It was the UK election in December that finally did it for me.
Although I wasn’t deliberately seeking out political comment and tried muting certain words, collectively, the accounts of the individually lovely people that I follow seemed to create a fairly relentless stream of rage and hate. This negativity and vitriol made me feel unkind towards my fellow humans. Yes, I read and watch the news but let me select it, manage it, ration it and generally avoid ranting or name calling.
But the election was just the last straw. The way I was using and experiencing Twitter wasn’t helping me to be the person I want to be, or hope I am. It was sucking away time. This description, from Jeff Bercovici, maybe an exaggeration of my regular habit but it was close on a couple of occasions. “Skimming a few tweets” easily becomes “scrolling and refreshing mindlessly until I realize the sun has gone down and I’m sitting in the dark with a full bladder.”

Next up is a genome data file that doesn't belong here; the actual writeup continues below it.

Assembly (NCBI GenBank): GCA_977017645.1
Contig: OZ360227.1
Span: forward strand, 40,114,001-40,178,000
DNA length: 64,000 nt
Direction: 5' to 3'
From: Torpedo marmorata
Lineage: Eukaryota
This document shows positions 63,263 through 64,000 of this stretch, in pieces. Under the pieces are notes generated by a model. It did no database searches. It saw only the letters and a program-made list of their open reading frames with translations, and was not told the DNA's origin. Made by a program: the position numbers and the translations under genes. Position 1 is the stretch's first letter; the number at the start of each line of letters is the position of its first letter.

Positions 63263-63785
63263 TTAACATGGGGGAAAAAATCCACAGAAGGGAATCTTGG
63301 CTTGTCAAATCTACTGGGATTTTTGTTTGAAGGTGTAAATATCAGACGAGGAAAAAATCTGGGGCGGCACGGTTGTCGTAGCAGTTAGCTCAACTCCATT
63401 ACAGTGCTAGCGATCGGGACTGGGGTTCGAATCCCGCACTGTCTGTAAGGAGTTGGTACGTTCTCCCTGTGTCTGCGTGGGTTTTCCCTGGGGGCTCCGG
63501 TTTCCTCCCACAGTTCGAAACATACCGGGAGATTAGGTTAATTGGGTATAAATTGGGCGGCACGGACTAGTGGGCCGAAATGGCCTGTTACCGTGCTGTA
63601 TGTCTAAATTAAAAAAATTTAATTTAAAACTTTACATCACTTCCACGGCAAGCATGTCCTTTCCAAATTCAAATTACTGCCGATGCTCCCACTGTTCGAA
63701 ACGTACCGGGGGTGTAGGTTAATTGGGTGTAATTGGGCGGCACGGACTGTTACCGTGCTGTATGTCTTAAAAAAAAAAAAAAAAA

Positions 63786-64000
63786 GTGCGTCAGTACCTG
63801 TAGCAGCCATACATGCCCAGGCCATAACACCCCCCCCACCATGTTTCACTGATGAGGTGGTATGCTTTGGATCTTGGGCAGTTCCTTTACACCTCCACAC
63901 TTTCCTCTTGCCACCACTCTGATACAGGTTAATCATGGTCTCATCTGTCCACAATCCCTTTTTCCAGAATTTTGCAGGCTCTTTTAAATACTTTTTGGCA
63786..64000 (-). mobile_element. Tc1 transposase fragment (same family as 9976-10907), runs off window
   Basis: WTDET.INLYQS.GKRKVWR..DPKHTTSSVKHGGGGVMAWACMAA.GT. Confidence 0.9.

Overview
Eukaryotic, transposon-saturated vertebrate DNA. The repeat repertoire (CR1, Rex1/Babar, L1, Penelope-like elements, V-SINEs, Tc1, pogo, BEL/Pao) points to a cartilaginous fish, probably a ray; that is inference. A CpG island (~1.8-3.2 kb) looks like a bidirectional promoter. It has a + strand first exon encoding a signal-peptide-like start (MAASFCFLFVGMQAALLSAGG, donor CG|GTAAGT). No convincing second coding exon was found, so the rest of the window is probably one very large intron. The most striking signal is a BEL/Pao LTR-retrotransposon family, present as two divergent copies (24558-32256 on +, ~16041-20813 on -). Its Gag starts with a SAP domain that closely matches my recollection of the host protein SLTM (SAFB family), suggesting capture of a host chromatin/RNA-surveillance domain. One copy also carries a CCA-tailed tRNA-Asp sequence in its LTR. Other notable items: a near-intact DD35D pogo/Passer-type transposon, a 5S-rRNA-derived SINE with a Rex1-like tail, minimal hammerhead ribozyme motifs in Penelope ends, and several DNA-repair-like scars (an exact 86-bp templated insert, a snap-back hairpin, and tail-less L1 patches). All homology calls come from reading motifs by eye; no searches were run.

I used to feel that it was giving me access to wonderful new ideas, resources and people but increasingly it had become a source of gossip or a dopamine hit when someone liked one of my, increasingly rare, tweets. I’d become a passive user, so busy reading everybody else’s stuff that I had nothing to share.
The other thing that wasn’t making me feel good was RAMO. Resentment At Missing Out. It’s a step up (or down) from FOMO. I also noticed myself become increasingly cynical about, what seemed to be, gushing mutual appreciation and thinly disguised self-promotion.
It’s been a little over 2 months since starting my break. I’m reading more books and articles. It feels like I’m sleeping better and have a greater sense of being present in what I’m doing. Twitter is, can be, a caring, entertaining and enlightening place and I own that my experience has much to do with who I am. Missing people, I’m thinking about how I can return in a way which works better for me. So it’s tot ziens and not adieu, Twitter.